After the World War I, Germany, Italy and Japan were majorly affected by and resented the inequality of the Treaty of Versailles. These “have-not” countries were under the rule of repressive dictatorship, which in turn sought to redress the issues caused by the World War I. In Germany, Adolf Hitler, a one-time Germany’s chancellor who rose to power during the 1920s and early 1930s at a time of when political, social, and economic upheavals rose continuously. He came to light as a prominent leader of the Nazi Party, as he seized his massive power by spreading Red Scare, or the fear of Communism (Sanford, p. 126). Under the reign of Hitler, Red Scare was the major issue used to obtain power and supporters, as Hitler’s self-interest in his own rule and expanding German territories trumped the fundamental human rights.
Self-interest boils down to opportunism, or acting while seizing opportunities and taking advantages of others; in brief, self-interest focuses on the needs or desires of the self, putting the “I” before the “we” with a sheer disregard for others’ interests (Jensen & Meckling, 1). Human rights, on the other hand, are the rights that are entitled to every human being (Jensen & Meckling, 1). Upholding the principles of dignity and justice for each and every human being lies at the heart of human rights (Jensen & Meckling, 3).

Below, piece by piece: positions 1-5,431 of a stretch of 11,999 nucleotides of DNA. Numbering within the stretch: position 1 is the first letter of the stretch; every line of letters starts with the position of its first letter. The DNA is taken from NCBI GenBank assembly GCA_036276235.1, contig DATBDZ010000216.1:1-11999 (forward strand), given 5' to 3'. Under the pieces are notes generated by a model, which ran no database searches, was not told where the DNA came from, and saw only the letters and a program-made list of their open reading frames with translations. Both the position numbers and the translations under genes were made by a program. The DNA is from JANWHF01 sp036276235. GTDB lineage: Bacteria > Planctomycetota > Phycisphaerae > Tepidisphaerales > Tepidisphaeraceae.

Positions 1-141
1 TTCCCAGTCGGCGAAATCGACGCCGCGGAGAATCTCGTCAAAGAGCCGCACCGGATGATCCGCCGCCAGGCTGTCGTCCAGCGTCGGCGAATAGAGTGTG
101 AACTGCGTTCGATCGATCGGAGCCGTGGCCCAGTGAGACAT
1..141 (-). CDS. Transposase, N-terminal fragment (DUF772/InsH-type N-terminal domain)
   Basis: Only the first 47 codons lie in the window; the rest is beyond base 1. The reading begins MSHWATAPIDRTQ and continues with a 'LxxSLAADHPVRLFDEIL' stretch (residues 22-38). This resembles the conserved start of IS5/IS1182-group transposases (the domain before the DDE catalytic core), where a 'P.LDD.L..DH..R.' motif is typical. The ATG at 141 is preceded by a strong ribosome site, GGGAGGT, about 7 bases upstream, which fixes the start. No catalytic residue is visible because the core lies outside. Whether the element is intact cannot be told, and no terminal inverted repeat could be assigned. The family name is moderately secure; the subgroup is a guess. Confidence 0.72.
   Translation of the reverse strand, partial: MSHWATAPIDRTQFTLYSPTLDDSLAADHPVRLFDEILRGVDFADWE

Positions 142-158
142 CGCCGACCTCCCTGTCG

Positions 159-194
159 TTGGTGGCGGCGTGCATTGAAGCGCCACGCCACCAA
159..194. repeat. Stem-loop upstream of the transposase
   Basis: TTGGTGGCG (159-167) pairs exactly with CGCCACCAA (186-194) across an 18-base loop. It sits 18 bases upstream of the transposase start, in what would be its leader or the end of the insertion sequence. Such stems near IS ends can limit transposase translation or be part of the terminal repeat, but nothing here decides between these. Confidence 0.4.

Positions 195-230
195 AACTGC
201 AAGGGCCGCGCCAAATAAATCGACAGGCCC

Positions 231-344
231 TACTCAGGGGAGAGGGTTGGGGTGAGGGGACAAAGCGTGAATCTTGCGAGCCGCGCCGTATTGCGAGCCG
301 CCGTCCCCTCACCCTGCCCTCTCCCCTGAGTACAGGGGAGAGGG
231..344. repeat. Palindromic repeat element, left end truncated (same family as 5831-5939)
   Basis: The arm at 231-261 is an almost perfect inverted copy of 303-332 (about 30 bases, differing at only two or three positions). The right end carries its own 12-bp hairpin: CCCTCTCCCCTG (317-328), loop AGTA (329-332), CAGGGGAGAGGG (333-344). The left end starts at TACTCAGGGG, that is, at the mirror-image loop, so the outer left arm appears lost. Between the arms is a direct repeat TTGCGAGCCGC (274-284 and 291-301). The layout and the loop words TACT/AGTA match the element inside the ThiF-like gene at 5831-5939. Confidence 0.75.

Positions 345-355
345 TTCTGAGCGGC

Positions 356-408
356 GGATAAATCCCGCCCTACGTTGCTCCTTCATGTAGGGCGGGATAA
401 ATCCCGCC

In fact, the Nazi Party took over the German government and essentially ruled under Fascism, which advocates collective ownership of properties and harms Hitler’s supporters, who tended to be landowners, company owners, military families, and upper class citizens. These people were unwilling to give away their properties and lands to the peasants. He feared losing his supporters due to th...
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...ted for Hitler? A new look at the class basis of Naziism."
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